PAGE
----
Your Guide To A Bigger Bench Press – Part 2

Here is the second instalment in Ryan Hayes’ Bench Press mastery series. In this part, Ryan explores the Bench Press set up, something that is overlooked by many lifter’s, but is critical in creating the optimal position to apply¬†the most amount of force into the barbell. Enjoy!
Set up
The set-up is one of the most important things to get right in order to maximise your performance on the bench press. It will be dependent on numerous factors including morphology, mobility, gear/no gear, the rules of a powerlifting federation you lift in etc. Whilst there are many different styles of benching that successful lifters use to great effect there are also several commonalities that all great lifters share. When observing a top lifter in training for example, you will notice that each and every repetition they perform looks identical to the rest. This consistency is crucial in order to reinforce your technique over and over until it becomes engrained.

Another commonality is the pre-lifting routine will always be exactly the same and this will not change in competition either, this is why developing good pre-lift habits is important in order to make sure they’re repeatable and practical for whatever environment you may find yourself in whether that be in a hotel gym on holiday or the biggest competition of your life. The actual set-ups themselves however are greatly varied and whilst there is certainly not one perfect technique for all to use I do believe there is an optimal technique for each individual.

In order to find this optimal set-up there will need to be a lot of experimentation taking place. If you plan on competing in a powerlifting competition it is essential you need to make sure you know the rules of that federation and therefore adjust your set-ups in accordance with the rules. For example some federations allow your heels to be off of the floor and some do not, it would be detrimental to run your entire meet preparation setting up with your heels off the floor only to find on competition day you have to plant them as this will change the entire feel of the lift and could easily throw you off.

The main things to look for in a set-up are as follows:

Upper back tightness

In order to press serious weight you need to have a very tight upper back. To achieve this you need to focus on pinching your shoulder blades together tight and turning/tucking your elbows in to your side (external rotation of the humerous). This is sometimes referred to as breaking the bar and its purpose is to engage the lats. This will help you lower the weight under more control as more musculature is engaged and reduce the range of motion of the lift. By pulling your shoulders back you are also placing them in the most stable position possible reducing the risk of injury.

3 points of contact (POC)

In a proper set-up there will be 3 POC’s in which you will pressing off of. This will consist of your upper back and head against the bench, your glutes against the bench and finally your feet against the floor. Notice I used the word against when describing the relationship between your POC’s and the various body parts and this is an important concept to be familiar with. When bench pressing you are not simply resting on the bench and applying force to the bar, in fact what you need to think about doing is applying force into the bench using the bar or pressing yourself into the bench which will help maintain your tightness and position as well as the overall force being applied to the bar.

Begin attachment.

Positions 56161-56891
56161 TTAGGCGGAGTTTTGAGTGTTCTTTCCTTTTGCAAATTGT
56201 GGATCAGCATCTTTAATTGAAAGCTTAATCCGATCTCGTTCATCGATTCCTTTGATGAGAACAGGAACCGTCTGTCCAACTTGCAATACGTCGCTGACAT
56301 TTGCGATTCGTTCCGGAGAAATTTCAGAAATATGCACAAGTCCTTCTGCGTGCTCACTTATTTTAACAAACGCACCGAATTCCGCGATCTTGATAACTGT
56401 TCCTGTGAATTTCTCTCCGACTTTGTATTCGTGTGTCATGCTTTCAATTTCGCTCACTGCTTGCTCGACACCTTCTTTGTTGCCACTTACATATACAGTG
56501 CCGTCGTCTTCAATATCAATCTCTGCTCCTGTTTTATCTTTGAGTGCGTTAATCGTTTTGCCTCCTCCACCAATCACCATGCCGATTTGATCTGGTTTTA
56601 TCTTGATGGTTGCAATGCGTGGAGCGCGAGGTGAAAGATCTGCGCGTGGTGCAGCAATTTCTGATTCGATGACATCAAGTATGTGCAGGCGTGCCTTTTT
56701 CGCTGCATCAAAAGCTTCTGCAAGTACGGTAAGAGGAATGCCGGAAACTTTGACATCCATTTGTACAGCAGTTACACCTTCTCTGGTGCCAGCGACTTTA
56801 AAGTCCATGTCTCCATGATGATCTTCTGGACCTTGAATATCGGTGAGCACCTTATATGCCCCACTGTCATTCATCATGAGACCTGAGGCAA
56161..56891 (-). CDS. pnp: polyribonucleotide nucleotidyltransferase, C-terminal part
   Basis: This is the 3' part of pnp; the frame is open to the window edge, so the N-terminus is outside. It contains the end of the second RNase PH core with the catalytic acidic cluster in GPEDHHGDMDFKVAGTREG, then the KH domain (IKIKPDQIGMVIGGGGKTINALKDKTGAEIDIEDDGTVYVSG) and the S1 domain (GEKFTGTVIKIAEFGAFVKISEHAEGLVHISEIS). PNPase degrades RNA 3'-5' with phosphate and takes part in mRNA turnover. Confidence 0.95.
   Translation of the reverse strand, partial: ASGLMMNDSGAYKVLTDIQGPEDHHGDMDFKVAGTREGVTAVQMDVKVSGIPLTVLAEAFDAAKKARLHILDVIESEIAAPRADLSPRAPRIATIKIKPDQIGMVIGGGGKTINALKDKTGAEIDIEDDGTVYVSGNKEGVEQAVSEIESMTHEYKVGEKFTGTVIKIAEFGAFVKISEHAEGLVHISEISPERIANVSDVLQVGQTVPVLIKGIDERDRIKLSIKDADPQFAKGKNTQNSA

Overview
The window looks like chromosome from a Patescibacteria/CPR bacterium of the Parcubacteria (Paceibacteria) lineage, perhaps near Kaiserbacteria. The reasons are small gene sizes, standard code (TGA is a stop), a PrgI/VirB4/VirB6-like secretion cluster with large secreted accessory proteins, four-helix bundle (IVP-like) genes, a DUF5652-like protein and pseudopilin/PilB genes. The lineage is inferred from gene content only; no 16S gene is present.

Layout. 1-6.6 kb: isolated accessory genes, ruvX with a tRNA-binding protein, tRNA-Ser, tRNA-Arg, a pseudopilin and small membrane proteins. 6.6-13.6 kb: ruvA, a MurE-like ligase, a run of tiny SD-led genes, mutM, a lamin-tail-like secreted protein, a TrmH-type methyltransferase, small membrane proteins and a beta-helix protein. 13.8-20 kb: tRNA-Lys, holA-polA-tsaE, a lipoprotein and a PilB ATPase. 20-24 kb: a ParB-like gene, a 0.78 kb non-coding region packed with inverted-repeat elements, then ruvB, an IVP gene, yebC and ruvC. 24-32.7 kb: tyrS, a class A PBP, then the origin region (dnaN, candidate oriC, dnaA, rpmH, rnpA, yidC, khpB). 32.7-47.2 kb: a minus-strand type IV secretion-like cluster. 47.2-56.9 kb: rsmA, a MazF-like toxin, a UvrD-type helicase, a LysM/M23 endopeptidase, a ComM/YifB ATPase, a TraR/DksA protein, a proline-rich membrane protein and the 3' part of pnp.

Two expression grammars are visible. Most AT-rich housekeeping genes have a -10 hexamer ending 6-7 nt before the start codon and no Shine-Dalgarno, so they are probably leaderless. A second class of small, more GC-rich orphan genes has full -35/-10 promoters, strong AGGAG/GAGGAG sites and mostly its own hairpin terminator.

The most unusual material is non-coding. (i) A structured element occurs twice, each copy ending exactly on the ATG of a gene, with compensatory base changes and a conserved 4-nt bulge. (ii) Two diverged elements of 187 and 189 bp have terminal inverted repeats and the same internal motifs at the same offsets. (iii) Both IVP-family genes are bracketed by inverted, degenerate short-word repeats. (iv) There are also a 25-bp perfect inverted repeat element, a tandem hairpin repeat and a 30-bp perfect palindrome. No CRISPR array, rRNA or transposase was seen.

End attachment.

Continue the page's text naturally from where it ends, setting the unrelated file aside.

Full-body rigidity

Another very important aspect of the set-up is full-body rigidity which is something many beginner and intermediate lifters do not have. The bench press when performed properly is not just a chest, shoulder and triceps exercise. It is in fact a full-body movement that is uncomfortable to perform and exhausting at the same time. Once the bar has been unracked there should be absolutely no movement anywhere in the body other than the shoulder and elbow joint (unless your utilising a style of bench with lots of leg drive). If I was to try to push your legs inwards or destabilise you in some way when benching I should find it extremely difficult to do so, this is the level of rigidity needed.


The three points above are universal techniques used by virtually any skilled lifter, however the arch, and rather the degree of your arch is highly individual. Some people have huge arches and others relatively shallow arches. This can be down to preference, mobility of the spine and hips, whether they bench feet up or down etc. I personally have a relatively big arch and the advantage to this is that it reduces the range of motion of the lift. It does however limit the amount of leg drive you can use and instead you are using your legs to drive your chest up as high as possible and maintain it there. To find your strongest position make sure to use a variety of combinations of different foot widths, heels up, heels down, big arch, shallow arch until you find an arch that allows you to be the tightest, most rigid and most powerful.

Ensure you practice each of these aspects of the set-up and repeat them on every set of bench press you do until it is second nature. Do this and you will not be far off of an ideal bench press set-up!

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